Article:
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Friday, July 31, 2015

Where the Music Ends

I have finished the rough outline for The Perilous Forest and have decided to change the title now instead of waiting until whoever reads this blog is used to the working title and is confused.
I've always known that The Enchanted Forest sounded like a light hearted story, maybe with fairies, which is definitely not what I wanted readers to expect when going into the story.
The Perilous Forest was better, but I didn't really like it because it's too generic. Fortunately when I first was writing the story, I posted it on InkPop (which went over to Figment a year or two ago) and asked for ideas for titles. One reader suggested Where the Music Ends, which is really the perfect title. Anyone who knows me knows that I have always had a problem coming up with titles. They've almost all been generic and boring: Prince Peter and the Goblin King (and about six other Prince Peter and books), The War for Erasthinia, The Tale of the Long Darkness, all of which basically tell you the plot of the story, and not even in an interesting way.
Of course, there is Red Sea Rising, possibly my proudest achievement in title making. It will probably never be written, though. And I rather like The Mind of the Queen, which may be written in the future.
To prove my abysmal titling skills, the political fantasy I referred to in my last post has the amazingly interesting working title of Risalia (the name of the main character). And why? Because I literally can't think of anything else. It might do, but I don't like it; I want a title that conveys something of the atmosphere of the book, or asks an intriguing question; a title that makes someone want to at least look at the back cover of the book, and then hopefully open it up.

So, getting off the topic of titles, I am really excited about this story! Not only have I, for the first time, outlined to the end of a story, but I am in love with it. The climax is going to be great.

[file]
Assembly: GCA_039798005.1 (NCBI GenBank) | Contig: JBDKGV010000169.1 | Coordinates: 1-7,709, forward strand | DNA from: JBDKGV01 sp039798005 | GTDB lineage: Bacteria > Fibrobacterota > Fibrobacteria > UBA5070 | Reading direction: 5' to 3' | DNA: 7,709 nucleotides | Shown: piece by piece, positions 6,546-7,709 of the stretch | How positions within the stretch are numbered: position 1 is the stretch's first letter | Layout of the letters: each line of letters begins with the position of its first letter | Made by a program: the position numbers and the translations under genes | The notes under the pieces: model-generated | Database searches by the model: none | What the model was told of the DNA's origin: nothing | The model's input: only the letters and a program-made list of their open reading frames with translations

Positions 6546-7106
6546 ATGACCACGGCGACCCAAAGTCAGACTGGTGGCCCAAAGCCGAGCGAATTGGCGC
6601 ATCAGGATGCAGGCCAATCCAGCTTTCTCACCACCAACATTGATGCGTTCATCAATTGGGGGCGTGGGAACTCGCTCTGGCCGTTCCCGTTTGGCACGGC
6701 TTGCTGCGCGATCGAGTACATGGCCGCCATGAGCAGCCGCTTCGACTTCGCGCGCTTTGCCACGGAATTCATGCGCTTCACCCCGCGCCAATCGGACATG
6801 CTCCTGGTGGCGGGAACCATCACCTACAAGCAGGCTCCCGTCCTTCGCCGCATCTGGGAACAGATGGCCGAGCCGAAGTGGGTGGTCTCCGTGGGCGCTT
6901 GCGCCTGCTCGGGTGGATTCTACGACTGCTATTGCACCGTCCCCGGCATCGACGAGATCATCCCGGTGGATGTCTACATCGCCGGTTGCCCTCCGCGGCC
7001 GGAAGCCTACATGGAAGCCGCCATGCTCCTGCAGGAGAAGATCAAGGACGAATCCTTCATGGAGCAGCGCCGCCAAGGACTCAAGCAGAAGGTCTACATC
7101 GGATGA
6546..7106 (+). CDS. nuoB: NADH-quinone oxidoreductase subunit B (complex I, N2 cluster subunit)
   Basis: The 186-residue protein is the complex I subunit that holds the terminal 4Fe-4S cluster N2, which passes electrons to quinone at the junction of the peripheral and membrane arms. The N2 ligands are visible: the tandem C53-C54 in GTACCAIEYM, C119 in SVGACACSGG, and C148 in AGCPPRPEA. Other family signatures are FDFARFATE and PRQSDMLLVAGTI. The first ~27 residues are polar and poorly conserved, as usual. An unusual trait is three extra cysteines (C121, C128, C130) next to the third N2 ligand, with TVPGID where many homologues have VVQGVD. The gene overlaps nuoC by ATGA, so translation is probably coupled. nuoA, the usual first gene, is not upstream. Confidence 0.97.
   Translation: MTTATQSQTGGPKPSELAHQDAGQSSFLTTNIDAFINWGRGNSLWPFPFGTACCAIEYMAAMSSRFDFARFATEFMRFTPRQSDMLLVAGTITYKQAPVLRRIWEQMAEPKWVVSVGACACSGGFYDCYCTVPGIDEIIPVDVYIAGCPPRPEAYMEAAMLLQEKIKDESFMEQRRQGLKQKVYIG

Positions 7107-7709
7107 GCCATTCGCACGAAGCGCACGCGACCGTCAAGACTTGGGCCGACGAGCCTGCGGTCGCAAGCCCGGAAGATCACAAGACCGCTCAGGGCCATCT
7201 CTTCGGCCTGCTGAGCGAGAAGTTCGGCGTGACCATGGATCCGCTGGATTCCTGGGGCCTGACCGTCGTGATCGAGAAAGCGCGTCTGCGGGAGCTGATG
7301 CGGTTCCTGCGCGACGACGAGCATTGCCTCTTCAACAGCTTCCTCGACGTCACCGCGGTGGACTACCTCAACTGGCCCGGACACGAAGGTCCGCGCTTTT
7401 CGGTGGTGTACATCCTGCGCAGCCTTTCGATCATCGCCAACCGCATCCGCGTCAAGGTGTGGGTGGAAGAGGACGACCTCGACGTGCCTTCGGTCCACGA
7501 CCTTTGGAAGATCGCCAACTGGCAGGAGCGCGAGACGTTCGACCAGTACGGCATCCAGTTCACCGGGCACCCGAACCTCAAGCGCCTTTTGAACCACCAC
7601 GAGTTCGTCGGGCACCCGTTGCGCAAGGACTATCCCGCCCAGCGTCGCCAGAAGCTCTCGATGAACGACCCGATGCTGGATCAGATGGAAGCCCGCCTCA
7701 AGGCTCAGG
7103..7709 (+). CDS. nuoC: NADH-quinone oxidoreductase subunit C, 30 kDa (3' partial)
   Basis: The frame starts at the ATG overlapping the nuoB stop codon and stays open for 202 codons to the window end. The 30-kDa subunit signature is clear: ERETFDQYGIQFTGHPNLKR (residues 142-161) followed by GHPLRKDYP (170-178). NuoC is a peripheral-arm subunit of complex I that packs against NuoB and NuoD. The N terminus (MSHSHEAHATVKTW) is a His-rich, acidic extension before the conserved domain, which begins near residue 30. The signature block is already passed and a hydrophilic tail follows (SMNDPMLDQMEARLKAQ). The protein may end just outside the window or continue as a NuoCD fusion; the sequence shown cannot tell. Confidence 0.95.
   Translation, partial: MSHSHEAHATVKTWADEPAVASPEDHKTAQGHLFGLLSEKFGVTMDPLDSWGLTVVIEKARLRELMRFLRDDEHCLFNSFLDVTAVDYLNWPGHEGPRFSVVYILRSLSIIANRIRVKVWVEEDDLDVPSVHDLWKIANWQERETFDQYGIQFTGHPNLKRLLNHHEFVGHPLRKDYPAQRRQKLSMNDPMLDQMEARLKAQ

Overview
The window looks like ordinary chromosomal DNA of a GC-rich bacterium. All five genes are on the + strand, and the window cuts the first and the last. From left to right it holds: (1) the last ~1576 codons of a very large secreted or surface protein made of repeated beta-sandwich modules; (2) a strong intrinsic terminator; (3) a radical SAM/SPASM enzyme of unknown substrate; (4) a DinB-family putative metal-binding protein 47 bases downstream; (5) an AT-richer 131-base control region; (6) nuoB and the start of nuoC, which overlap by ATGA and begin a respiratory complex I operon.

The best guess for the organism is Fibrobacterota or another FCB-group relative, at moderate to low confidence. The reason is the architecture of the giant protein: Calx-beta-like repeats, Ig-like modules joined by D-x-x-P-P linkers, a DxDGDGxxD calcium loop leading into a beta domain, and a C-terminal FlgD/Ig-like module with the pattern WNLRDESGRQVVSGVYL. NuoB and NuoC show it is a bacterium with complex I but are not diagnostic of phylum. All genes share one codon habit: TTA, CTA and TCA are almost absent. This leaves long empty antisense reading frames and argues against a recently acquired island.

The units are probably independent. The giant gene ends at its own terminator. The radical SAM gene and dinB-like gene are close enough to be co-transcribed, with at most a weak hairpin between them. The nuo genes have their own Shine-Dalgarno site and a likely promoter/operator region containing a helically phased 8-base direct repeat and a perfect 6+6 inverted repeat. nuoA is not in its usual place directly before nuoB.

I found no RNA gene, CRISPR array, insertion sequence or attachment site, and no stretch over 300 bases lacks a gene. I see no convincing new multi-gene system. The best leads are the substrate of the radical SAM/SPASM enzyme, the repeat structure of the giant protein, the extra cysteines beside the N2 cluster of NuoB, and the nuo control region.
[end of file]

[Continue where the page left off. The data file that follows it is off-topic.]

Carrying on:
I am completely sold on outlining now, that's for sure. It took me about ten years to realize that making everything up as I went was not a recipe for successfully completing a story. I considered myself a pantser, but that was only because I didn't understand how to outline. I would highly recommend Outlining Your Novel by K. M. Weiland. I'm not using all her suggestions, but I am using what is working for me. I have a feeling that as I get better at it, I'll tweak my methods and change how I do certain things, but there is one thing for sure: I'm never going back to writing by the seat of my pants for anything that has chapters.

And now, for another excerpt (keep in mind that this is a first draft, so it's not polished; but I am rather fond of it).

“I think we should be cautious.” Gilbert leaned back in his chair and sighed. “You do things much too hastily. Think about where we would be if we had gone by your impulses.”

“We might be rescuing Joseph right now, that's where!” She could almost feel the heat radiating off of her body, as if the fire were inside her instead of several feet away. “There is no reason to delay any longer. I refuse to delay past tomorrow morning. I'll go by myself if I must. And if you ...”

“I'm going to bed,” he interrupted, standing.

Alice stared at him. She wanted to shake him hard, to make him see sense, but instead she spun on her heel and headed outside, biting her tongue to keep from saying what she wanted to say.